2. A circuit as recited in claim 1 wherein said first logic means includes a first, second, third, fourth and fifth AND gate, each AND gate having two inputs and an output, means respectively coupling said first AND gate two inputs to the first circuit first output terminal and the fourth circuit second output terminal, means respectively coupling the second AND gate two inputs to the first circuit second output terminal and the fourth circuit first output terminal, means respectively coupling said third AND gate two inputs to the respective second output terminals of the second and third circuits, means respectively coupling said fourth AND gate two inputs to the respective first output terminals of said second and third circuits, a first OR gate, means connecting the first and second AND gate outputs to the first OR gate input, a second OR gate, means coupling the third and fourth AND gate outputs to the second OR gate input, and means respectively coupling the first and second OR gate outputs to the respective inputs of said fifth AND gate.
3. A circuit as recited in claim 1 wherein said second logic means includes a first, second, third, fourth and fifth AND gate, each AND gate having two inputs and an output, means respectively coupling said first AND gate two inputs to the respective second output terminals of the first and fourth circuits, means respectively coupling said second AND gate two inputs to the first outputs of the first and fourth circuits, means respectively coupling the second output terminal of the second circuit and the first output terminal of the third circuit to the two inputs of said third AND gate, means respectively :coupling the two inputs of the fourth AND gate to the first output terminal of the second circuit and the second secgnd OR gate outputs to the respective inputs of said fifth AND gate."
4. A circuit for producing an output indicative of the direction of motion of an object from signals produced by a motion transducer actuated thereby, said motion transducer producing a first and a second train of relatively phase-displaced signals upon the occurrence of motion, said circuit comprising a first and second trigger circuit each having an input terminal and a first and second output terminal, and each being of the type that provides an output signal at its first output terminal except when a signal exceeding a predetermined level is applied to its input terminal whereupon an output signal is provided at its second output terminal, means for respectively applying said first and second trains of relatively phase-displaced signals to the first and second trigger circuit input terminals, a first delay line, means coupling said first delay line input to said first trigger circuit first output terminal, a second delay line, means coupling said second delay line input to said first trigger circuit second output terminal, first AND gate means having inputs connected to said first trigger circuit first output terminal, to said second trigger circuit second output terminal and to said second delay line output, to provide an output indicative of forward motion of said body in the simultaneous presence of all its inputs, and second AND gate means having inputs connected to said first trigger circuit first output terminal, said second trigger circuit second output terminal and to said first delay line output, to provide an output indicative of reverse motion of said body in the simultaneous presence of its inputs.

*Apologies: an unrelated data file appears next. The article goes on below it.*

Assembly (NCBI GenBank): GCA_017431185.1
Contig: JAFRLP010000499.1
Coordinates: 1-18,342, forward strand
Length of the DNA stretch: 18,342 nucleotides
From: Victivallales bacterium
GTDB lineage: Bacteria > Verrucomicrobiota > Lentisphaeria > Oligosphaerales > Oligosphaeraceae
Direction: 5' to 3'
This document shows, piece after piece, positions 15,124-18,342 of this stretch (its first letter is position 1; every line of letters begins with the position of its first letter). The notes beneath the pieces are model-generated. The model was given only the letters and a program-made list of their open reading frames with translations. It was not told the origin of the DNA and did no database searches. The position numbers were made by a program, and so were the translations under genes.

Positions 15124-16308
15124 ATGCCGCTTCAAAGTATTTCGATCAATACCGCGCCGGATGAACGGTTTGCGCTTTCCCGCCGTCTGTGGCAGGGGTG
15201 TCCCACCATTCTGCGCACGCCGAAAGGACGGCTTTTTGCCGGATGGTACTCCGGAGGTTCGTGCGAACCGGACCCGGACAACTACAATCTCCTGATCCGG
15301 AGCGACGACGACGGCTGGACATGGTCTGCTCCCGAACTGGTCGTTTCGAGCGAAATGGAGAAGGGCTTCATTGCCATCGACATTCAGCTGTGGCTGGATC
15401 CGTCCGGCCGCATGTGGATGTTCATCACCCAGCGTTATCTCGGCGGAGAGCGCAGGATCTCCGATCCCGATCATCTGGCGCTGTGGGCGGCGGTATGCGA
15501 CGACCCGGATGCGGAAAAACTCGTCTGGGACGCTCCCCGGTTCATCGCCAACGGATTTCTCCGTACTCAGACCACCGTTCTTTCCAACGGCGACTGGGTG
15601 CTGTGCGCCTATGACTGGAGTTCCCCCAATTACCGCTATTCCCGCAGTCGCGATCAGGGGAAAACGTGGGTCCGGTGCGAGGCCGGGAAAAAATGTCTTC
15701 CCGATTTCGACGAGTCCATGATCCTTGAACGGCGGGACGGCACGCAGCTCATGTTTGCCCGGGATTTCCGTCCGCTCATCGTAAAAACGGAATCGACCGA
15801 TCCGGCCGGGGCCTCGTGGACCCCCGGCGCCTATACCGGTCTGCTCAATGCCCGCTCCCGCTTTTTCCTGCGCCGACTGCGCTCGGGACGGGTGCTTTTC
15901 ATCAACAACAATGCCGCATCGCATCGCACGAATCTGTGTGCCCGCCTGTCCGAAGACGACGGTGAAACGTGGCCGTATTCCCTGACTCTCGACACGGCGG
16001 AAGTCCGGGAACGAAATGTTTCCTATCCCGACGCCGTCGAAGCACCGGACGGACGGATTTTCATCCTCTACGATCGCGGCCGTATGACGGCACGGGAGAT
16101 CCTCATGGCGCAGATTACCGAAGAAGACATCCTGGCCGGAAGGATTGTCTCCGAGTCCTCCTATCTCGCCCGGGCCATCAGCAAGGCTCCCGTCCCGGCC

5. A circuit for producing an output indicative of the direction of motion of an object from signals produced by a motion transducer actuated thereby, said motion transducer producing a first and-a second train of relatively phase-displaced signals upon the occurrence of motion, said circuit comprising a first and second trigger circuit each having an input terminal and a first and second output terminal and each being of the type that provides an output signal at its first output terminal except when a signal exceeding a predetermined level is applied to its input terminal whereupon an output signal is provided at its second output terminal, means for respectively applying said first and second trains of relatively phase-displaced signals to the first and second trigger circuit input terminals, a first delay line, means coupling said first delay line input to said first trigger circuit first output terminal, a first logic circuit responsive to a first output pattern being present on predetermined ones of said first and second trigger circuit terminals and said delay line output for generating an output indicative of forward motion of said body, and a second logic circuit responsive to a second output pattern being present on predetermined ones of said first and second trigger circuit terminals and said delay line output for generating i an output indicative of reverse motion of said body.
References Cited in the file of this patent UNITED STATES PATENTS